The book's original title in German is ...trotzdem Ja zum Leben sagen: Ein Psychologe erlebt das
Konzentrationslager: that is, "...Nevertheless Say 'Yes' to Life: A Psychologist Experiences the Concentration Camp". The title of the first English-language translation was From Death-Camp to Existentialism. The book's common full English
title is Man's Search for Meaning: An Introduction to Logotherapy, although this subtitle is often not printed on the cover of modern editions.
Frankl identifies three psychological reactions experienced by all inmates to one degree or another: (1) shock during the initial
admission phase to the camp, (2) apathy after becoming accustomed to camp existence, in which the inmate values only that which helps himself and his friends survive, and (3) reactions of depersonalization,
moral deformity, bitterness, and disillusionment if he survives and is liberated.
Frankl concludes that the meaning of life is found in every moment of living; life never ceases to have meaning, even in suffering and death. In a group therapy session during a mass fast inflicted on the camp's inmates trying to protect an anonymous fellow inmate from fatal retribution by authorities, Frankl offered the thought that for everyone
in a dire condition there is someone looking down, a friend, family member, or even God, who would expect not to be disappointed. Frankl concludes from his experience that a prisoner's psychological reactions are not solely the result of the conditions of
his life, but also from the freedom of choice he always has even in severe suffering. The inner hold a prisoner has on his spiritual self relies on having a
hope in the future, and that once a prisoner loses that hope, he is doomed.
An example of Frankl's idea of finding meaning in the midst of extreme suffering is found in his account of an experience he had while working in the harsh conditions of the Auschwitz concentration camp:
also concludes that there are only two races of men, decent men and indecent. No society is free of either of them, and thus there were "decent" Nazi guards and "indecent"
prisoners, most notably the kapo who would torture and abuse their fellow prisoners for personal gain.
His concluding passage in Part
One describes the psychological reaction of the inmates to their liberation, which he separates into three stages. The first is depersonalization—a period of readjustment, in which a prisoner gradually returns to the world. Initially, the liberated prisoners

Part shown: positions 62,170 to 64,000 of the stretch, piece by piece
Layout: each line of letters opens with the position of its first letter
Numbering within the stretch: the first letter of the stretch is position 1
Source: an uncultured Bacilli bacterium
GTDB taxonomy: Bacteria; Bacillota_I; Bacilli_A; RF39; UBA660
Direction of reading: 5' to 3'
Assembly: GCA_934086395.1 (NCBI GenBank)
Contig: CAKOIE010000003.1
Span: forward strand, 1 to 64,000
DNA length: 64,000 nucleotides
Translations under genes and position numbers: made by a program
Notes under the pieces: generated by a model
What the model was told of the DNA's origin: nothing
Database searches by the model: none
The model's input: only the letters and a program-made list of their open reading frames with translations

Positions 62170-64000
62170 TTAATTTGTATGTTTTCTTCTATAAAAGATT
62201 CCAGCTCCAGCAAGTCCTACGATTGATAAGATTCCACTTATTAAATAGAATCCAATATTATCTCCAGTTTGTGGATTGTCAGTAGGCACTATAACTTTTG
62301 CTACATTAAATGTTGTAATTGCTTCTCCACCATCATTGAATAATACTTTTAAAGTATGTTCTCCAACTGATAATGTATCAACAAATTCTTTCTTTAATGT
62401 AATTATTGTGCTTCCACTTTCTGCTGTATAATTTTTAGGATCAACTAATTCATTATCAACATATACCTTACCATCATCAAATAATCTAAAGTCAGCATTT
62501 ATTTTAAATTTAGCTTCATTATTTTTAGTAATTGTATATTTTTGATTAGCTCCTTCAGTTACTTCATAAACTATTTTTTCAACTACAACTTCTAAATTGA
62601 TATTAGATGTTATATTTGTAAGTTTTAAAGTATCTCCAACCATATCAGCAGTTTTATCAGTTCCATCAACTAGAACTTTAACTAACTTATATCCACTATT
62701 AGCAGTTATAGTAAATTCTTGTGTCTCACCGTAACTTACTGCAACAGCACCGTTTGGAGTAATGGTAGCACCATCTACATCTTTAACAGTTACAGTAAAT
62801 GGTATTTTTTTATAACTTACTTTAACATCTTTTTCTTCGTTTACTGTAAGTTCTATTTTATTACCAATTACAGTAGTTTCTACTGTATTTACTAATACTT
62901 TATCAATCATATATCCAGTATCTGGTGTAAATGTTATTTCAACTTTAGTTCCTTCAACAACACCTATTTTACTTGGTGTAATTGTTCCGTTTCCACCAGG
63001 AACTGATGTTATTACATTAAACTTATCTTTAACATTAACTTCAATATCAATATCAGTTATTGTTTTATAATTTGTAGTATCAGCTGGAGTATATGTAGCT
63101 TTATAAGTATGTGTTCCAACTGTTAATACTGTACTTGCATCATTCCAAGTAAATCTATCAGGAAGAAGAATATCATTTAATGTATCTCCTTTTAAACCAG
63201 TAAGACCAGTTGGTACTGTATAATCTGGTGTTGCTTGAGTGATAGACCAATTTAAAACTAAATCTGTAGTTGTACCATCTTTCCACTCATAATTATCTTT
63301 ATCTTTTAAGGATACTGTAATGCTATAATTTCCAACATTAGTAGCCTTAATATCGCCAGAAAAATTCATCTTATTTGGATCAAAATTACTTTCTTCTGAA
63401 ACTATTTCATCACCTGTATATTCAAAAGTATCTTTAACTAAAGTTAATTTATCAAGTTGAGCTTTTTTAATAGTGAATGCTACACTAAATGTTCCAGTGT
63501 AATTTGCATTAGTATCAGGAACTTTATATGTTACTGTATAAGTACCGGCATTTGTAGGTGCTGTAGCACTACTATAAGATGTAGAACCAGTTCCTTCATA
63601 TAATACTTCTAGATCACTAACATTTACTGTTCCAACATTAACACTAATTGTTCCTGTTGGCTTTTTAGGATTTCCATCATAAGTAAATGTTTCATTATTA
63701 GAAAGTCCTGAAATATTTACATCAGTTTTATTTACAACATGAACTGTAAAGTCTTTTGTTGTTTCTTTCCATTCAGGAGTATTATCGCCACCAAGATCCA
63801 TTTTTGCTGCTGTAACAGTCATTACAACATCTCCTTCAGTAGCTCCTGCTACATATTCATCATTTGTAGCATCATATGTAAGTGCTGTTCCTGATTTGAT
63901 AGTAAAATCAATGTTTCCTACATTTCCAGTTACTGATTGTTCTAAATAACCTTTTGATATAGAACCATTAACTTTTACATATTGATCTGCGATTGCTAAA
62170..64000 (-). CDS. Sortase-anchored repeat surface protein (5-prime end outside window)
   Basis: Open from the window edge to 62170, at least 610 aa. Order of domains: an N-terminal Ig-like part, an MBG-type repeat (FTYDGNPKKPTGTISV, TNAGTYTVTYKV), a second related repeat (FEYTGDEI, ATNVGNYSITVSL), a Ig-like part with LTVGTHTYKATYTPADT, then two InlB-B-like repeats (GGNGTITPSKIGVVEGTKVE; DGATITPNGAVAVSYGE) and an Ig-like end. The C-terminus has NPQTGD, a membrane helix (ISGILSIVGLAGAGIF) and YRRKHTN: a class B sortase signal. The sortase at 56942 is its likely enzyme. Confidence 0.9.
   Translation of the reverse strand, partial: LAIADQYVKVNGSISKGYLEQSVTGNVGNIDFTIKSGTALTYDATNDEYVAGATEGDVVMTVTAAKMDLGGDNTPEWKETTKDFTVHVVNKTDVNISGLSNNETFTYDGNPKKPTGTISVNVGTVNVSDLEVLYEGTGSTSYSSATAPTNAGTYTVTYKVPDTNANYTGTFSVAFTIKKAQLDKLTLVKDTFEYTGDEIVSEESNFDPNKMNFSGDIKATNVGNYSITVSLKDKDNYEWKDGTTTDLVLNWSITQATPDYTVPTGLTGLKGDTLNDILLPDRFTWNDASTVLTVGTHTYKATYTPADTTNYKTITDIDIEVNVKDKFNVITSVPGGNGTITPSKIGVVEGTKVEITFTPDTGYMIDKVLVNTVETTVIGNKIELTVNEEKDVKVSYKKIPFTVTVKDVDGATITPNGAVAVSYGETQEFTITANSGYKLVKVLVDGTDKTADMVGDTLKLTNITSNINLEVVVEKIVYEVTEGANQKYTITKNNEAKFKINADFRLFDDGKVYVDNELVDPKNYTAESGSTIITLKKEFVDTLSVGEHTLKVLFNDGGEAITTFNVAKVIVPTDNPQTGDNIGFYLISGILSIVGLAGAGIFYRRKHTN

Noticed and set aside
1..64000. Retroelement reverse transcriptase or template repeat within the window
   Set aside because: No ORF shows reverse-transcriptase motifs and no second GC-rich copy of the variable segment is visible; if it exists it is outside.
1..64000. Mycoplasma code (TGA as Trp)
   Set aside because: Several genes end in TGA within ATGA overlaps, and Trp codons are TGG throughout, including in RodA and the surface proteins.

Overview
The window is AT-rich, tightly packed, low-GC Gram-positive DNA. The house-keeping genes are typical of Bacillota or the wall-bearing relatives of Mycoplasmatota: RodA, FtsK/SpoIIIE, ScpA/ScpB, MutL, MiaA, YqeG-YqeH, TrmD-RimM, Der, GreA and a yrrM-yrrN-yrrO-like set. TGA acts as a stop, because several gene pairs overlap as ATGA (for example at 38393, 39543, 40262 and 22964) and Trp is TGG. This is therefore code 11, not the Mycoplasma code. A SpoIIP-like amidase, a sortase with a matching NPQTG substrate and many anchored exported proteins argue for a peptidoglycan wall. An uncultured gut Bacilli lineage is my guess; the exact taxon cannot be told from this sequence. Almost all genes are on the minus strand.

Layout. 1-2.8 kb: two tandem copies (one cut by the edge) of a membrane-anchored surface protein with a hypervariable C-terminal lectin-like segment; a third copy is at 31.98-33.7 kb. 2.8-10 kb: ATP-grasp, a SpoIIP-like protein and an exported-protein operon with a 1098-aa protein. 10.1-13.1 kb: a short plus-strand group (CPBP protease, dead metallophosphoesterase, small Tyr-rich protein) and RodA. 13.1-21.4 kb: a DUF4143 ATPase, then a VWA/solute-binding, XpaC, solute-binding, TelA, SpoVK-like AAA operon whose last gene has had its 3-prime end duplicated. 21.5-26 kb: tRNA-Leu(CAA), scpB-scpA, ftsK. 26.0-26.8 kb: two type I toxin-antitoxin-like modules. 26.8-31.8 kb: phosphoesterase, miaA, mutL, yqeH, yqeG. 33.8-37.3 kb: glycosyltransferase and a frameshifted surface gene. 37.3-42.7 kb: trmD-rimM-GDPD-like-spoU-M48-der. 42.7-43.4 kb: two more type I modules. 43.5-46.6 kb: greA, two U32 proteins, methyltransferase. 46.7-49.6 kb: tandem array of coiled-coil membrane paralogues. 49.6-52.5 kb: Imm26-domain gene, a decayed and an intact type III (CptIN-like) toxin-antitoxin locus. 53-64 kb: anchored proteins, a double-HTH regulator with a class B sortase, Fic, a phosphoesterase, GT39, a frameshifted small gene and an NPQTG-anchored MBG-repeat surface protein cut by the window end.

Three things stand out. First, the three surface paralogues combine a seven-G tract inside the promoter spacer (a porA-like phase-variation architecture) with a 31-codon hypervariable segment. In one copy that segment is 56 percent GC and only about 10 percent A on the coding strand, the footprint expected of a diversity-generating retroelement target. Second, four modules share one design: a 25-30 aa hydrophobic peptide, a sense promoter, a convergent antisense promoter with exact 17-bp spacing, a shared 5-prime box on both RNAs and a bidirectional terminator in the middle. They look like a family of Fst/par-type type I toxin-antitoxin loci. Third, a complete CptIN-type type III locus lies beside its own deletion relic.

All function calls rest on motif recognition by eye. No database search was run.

are so numb that they are unable to understand what freedom means, or to emotionally respond to it. Part of them believes that it is an illusion or a dream that will be taken away from them. In their first foray outside their former prison, the prisoners realized
that they could not comprehend pleasure. Flowers and the reality of the freedom they had dreamed about for years were all surreal, unable to be grasped in their depersonalization.
The body is the first element to break out of this stage, responding
by big appetites of eating and wanting more sleeping. Only after the partial replenishing of the body is the mind finally able to respond, as “feeling suddenly broke through the strange fetters which had restrained it” (111).
the second stage, in which there is a danger of deformation. As the intense pressure on the mind is released, mental health can be endangered. Frankl uses the analogy of a diver suddenly
released from his pressure chamber. He recounts the story of a decent friend who became immediately obsessed with dispensing the same violence in judgment of his abusers that they had inflicted on him.
Upon returning home, the prisoners had to struggle
with two fundamental experiences which could also damage their mental health: bitterness and disillusionment. The last stage is bitterness at the lack of responsiveness of the world outside—a "superficiality and lack of feeling...so disgusting that one
finally felt like creeping into a hole and neither hearing nor seeing human beings any more" (113). Worse was disillusionment, which was the discovery that suffering does not end, that the longed-for happiness will not come. This was the experience of those
who—like Frankl—returned home to discover that no one awaited them. The hope that had sustained them throughout their time in the concentration camp was now gone. Frankl cites this experience as the most difficult to overcome.
As time passed,
however, the prisoner's experience in a concentration camp finally became nothing but a remembered nightmare. What is more, he comes to believe that he has nothing left to fear any more, "except his God" (115).